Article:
During the months that followed, the rebels released all female hostages and all but 72 of the men. Ironically it may have been due to the diligence of the Japanese that saw a protracted hostage crisis.
It was surrounded by a foot wall, and had grates on all windows, bullet-proof glass in many windows, and doors built to withstand the impact of a grenade. This made it an easy site to defend from the inside. Due to the high number of officials attending the cocktail party the complex had been guarded by over heavily armed police officers and bodyguards. Nevertheless the 14 terrorists blasted a hole in the garden wall and stormed in. Publicly the Peruvian president, Fujimori, wanted a peaceful solution to the crisis.
He met the prime minister of Japan, Ryutaro Hashimoto in Canada and even talked with the Cuban leader Fidel castro, raising speculation that the MRTA guerrillas may be allowed to go to Cuba as political exiles. Privately, however, Fujimori had no intention of allowing the rebels to succeed, or, arguably, even to live as upcoming events showed.
Over the course of weeks, cameras and microphones were being placed in key locations throughout the building by those hostages with military training, such as Navy Admiral Luis Giampietri. Brought in from the outside, these were hidden in water bottles, books and board games let in by the terrorists.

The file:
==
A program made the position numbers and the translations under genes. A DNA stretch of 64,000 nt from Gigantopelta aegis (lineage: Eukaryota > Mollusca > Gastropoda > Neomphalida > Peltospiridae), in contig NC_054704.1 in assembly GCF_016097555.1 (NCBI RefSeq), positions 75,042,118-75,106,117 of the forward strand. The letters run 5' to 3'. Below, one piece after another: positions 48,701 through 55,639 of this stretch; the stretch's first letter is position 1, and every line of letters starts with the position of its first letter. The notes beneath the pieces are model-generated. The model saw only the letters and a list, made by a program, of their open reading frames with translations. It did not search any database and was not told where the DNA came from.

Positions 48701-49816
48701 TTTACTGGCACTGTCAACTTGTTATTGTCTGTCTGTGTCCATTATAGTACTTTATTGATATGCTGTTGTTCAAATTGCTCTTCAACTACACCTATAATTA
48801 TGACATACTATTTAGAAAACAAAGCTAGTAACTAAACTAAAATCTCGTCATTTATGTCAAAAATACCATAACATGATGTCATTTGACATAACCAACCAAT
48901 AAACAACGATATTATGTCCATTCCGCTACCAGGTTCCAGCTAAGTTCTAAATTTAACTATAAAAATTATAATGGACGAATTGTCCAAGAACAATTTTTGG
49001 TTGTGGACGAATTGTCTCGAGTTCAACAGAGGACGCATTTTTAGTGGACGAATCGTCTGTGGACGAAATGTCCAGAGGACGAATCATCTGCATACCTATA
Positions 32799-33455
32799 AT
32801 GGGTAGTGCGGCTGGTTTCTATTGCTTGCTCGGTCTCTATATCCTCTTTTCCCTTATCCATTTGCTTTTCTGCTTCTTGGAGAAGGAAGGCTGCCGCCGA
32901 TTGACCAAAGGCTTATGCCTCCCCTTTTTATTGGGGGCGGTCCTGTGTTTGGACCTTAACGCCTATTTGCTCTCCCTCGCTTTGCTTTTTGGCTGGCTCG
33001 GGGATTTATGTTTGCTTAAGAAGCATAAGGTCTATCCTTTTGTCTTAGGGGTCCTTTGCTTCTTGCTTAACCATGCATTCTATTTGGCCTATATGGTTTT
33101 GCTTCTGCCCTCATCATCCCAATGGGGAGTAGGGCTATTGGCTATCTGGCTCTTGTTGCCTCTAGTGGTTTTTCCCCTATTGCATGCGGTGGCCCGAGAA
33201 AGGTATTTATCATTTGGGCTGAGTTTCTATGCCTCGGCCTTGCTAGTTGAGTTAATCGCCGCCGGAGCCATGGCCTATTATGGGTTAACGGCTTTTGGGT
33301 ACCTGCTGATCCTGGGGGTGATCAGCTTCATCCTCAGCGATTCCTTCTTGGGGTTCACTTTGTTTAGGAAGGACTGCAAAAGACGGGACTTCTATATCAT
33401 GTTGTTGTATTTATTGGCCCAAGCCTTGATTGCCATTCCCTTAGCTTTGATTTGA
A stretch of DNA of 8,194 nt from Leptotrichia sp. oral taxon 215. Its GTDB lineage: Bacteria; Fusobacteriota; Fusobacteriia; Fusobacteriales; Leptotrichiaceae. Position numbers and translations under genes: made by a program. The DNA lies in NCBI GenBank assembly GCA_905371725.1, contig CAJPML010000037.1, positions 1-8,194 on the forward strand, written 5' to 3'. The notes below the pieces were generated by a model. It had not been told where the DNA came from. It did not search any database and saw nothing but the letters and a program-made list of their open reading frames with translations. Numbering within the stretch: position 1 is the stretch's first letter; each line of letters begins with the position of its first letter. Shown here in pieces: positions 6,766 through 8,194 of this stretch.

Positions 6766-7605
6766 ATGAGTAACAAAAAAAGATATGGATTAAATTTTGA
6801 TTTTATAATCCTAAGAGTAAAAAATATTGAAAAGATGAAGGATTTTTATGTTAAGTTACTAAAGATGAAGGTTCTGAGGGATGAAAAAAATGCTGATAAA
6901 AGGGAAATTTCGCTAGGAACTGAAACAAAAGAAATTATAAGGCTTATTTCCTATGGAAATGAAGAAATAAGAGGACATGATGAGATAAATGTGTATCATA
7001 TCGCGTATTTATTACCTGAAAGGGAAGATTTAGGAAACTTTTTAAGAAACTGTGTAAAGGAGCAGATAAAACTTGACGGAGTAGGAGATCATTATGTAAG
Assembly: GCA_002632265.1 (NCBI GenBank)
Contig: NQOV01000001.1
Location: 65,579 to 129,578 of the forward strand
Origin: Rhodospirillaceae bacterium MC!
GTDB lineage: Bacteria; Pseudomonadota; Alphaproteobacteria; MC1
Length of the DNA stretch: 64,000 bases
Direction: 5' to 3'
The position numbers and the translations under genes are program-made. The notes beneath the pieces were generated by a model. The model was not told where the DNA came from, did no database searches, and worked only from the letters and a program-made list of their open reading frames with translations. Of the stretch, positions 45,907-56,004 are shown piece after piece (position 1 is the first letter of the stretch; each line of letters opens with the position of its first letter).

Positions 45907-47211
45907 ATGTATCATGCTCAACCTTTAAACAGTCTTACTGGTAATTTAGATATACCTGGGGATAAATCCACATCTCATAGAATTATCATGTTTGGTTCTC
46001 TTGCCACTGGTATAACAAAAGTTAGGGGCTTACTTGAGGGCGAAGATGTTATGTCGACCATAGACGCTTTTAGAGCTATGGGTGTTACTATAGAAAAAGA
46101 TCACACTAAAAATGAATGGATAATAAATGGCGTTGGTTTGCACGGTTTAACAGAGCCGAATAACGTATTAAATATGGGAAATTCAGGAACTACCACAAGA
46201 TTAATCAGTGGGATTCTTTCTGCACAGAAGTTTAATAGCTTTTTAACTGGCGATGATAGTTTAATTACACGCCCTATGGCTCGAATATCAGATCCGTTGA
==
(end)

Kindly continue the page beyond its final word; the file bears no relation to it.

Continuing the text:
The hostages themselves were allowed to have clean clothes, and the clothes sent in by the Peruvian Government were all light-coloured, which would later allow commandos to easily tell them apart from darkly clothed terrorists. Extensive tunnels were being dug from adjacent buildings, leading to several key points under the Japanese residence. To conceal the noise patriotic music was played from the outside of the building while tanks repeated rolled back and forward.
And the rescue began on 22 April , more than four months after the beginning of the siege. A team of Peruvian commandos mounted a dramatic raid on the residence. The first explosion occurred in the middle of the room where the soccer game was taking place, killing three of the terrorists immediately — two of the men involved in the game, and one of the women watching from the sidelines. Through the hole created by that blast and the other two explosions, 30 commandos stormed into the building, chasing the surviving MRTA members in order to stop them before they could reach the second floor.